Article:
Transboundary Haze: Islam Prohibits Destruction of Earth

Nurzawani Md Sofwan, Hartini Mahidin, Edmund Shah Tambi

Abstract

Recurring episodes of transboundary haze have been similarly to an annual event in Malaysia since the 1980’s. Transboundary haze is typically haze caused by forest fires in Sumatra and Kalimantan, Indonesia which moves thousands of miles and encompasses neighboring regional countries. This is caused by human hands that continue to pursue unplanned development without taking into account the aspect of environmental sustainability. This study looks into and the understanding of recurring occurrences of transboundary haze in Sarawak. From the perspective of Islam, by making the Holy Quran as the absolute source of reference, God forbids the destruction of nature and calls upon mankind to do good not only to other humans and animals but also to the environment. Human beings are endowed with a great mind that can guide them to make and do the right thing, thus, various efforts need to be taken into consideration and be done collectively amongst the ASEAN countries in a joint effort towards reducing or preventing continuous episodes of transboundary haze within the region.

Keywords

Transboundary Haze; Air Pollutant Index; Forest Fires; Air Pollution

Full Text:

PDF

References

Afroz, R. Hasaan, M. N., & Ibrahim, N. A., (2003). Review of Air Pollution and Health Impacts in Malaysia. Environ. Research, 92, 71-77.

Akhir, N. S. M. (2004). Rohani Manusia dan Alam Sekitar dari Perspektif Islam. Jurnal IKIM, 12 (2).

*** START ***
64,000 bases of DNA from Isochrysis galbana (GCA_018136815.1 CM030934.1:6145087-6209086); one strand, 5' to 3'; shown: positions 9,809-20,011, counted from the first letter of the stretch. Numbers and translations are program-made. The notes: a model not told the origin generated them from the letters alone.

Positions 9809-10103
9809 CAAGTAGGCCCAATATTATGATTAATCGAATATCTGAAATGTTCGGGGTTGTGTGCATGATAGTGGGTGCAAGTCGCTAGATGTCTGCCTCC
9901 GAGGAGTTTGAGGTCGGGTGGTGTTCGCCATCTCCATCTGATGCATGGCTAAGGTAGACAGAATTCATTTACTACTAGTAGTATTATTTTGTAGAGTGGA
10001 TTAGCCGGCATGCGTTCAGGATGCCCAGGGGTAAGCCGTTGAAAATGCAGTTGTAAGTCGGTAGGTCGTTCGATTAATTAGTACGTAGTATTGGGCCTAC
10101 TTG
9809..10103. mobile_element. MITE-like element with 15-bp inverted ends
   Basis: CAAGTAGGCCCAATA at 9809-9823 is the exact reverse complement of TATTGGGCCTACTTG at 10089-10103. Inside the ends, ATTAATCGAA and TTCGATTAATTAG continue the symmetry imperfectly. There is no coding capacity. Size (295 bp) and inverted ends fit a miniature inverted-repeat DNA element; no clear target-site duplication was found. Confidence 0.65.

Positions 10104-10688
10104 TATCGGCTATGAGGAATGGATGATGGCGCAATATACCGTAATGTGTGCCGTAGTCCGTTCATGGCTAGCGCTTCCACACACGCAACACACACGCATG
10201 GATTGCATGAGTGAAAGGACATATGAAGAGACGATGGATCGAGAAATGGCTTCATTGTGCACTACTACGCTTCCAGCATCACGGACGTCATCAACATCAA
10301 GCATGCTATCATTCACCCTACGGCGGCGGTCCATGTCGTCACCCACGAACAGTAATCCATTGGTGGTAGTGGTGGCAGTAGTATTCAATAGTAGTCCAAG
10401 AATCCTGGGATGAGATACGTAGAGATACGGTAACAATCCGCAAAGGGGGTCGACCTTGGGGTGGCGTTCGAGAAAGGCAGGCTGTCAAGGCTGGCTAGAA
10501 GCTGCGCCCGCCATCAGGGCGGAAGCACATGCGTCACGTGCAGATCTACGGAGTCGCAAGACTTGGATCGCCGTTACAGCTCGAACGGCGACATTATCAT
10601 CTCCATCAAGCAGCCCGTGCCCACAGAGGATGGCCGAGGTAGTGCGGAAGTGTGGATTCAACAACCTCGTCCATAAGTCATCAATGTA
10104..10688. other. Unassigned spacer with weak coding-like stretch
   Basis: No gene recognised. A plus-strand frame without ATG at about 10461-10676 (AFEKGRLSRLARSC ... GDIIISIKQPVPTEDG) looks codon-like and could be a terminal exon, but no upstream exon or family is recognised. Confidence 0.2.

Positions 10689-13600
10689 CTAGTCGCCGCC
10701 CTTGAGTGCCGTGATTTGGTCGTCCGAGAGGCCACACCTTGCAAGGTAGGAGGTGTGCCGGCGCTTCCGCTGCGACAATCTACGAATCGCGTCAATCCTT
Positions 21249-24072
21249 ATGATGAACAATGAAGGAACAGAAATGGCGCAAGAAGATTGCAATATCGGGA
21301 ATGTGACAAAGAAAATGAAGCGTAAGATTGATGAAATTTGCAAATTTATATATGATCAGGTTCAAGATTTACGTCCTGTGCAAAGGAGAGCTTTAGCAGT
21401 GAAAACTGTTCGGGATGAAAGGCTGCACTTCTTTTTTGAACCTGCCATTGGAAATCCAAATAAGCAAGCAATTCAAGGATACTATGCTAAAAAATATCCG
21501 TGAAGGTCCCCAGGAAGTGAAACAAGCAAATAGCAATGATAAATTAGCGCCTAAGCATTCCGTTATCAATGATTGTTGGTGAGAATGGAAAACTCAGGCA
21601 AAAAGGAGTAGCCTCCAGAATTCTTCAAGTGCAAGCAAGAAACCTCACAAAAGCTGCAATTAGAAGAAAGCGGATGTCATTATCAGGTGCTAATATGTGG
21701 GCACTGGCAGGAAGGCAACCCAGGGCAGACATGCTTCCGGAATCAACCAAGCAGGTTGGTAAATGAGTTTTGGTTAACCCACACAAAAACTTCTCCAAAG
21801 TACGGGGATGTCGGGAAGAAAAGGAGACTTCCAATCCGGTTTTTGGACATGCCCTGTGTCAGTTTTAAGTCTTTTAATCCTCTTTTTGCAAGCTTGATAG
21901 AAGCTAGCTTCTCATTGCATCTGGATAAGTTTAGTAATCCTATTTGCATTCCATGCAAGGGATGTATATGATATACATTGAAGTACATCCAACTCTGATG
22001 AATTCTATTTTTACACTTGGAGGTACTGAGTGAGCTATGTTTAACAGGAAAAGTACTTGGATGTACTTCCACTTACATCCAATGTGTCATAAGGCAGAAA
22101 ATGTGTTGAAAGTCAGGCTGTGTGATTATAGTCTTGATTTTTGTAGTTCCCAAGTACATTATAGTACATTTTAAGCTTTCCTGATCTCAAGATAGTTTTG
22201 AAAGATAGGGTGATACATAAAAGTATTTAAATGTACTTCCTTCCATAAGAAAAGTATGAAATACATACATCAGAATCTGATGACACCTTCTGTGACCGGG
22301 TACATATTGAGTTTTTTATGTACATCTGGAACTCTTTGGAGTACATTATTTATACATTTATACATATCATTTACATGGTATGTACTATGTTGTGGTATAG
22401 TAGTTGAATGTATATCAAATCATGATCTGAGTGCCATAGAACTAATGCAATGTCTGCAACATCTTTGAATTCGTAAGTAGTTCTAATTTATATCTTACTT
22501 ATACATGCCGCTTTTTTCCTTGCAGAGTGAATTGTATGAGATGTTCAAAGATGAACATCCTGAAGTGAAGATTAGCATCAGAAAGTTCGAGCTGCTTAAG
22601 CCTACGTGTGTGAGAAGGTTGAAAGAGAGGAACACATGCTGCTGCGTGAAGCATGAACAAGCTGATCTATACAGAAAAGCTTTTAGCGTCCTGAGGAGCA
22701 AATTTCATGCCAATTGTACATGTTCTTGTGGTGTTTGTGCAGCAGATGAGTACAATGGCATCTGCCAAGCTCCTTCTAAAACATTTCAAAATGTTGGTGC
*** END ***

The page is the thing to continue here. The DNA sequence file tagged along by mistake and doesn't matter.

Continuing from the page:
Anwar, A., Juneng, L., Othman, M. R., Latif, M. T., (2010). Correlation between hotspots and air quality in Pekan Baru, Riau, Indonesia in 2006-2007. Sains Malaysia. 39, 169-174.

ASEAN, (2002). ASEAN Agreement on Transboundary Haze Pollution. Association of South East Asian Nations Secretariat. Jakarta.

Beardsley, R., Bromberg, P. A., Costa, D. A., Devlin, R., Dockery, D. W., Frampton, M. W., Lambert, W., Samet, J. M., Speizer, F. E., & Utell, M., (1997). Smoke Alarm: Haze From Fires Might Promote Bacterial Growth. Sci. Am. 24–25.

DOE, Department of Environment., (2018). Kronologi Episod Jerebu di Malaysia. Retrieved May 28, 2018, from DOE Portal: https://www.doe.gov.my/portalv1/en/info-umum/info-kualiti-udara/kronologi-episod-jerebu-dimalaysia/319123.

Glover, D., Jessup, T., Banks, G., (2003). Indonesia’s fires and haze: the cost of catastrophe. Review of Indonesian and Malaysian Affairs. 37, 150–152.

Halim, I. A. & Akhir, N. S. M., (2016). Tafsir Ayat-Ayat al-Quran Berkenaan Penjagaan Alam Sekitar. Afkar. Vol. 18 (1), 91-130.

Huang, K., Fu, J. S., Hsu, N. C., Gao, Y., Dong, X., Tsay, S. C., Lam, Y. F., (2013). Impact Assessment of Biomass Burning on air quality in Southeast and East Asia during BASEASIA. Atmos. Environ. 78, 291–302.

Mohamad, A. B., (2005). Undang-undang dan Pengurusan Alam Sekitar Menurut Islam. Malaysian Journal of Environmental Management, 6, 107-124.

Mohamad, N., Latif, M. T., & Khan, M. F., (2016). Source Apportionment and Health Risk Assessment of PM10 in a Naturally Ventilated School in a Tropical Environment. Ecotoxi. And Environ. Safety, 124, 351-362.

Narayanan, S. (2002). Assessing the economic damage from Indonesian fires and the haze: a conceptual note. Singapore Economic Review. 47, 229–241.

Nasir, M. H., Choo, W. Y., Rafia, A., Md., M. R., Theng, L. C., Noor, M. M. H., (2000). Estimation of Health Damage Cost For 1997-Haze Episode in Malaysia Using the Ostro Model. Proceedings Malaysian Science and Technology Congress, 2000. Confederation of Scientific and Technological Association in Malaysia (COST- AM), Kuala Lumpur.

WHO, World Health Organization. (1998). Report of the Bioregional Workshop on Health Impacts of Haze Related Air Pollution. Manila: The Philippines.

Article Metrics

Abstract views: 5 PDF views: 2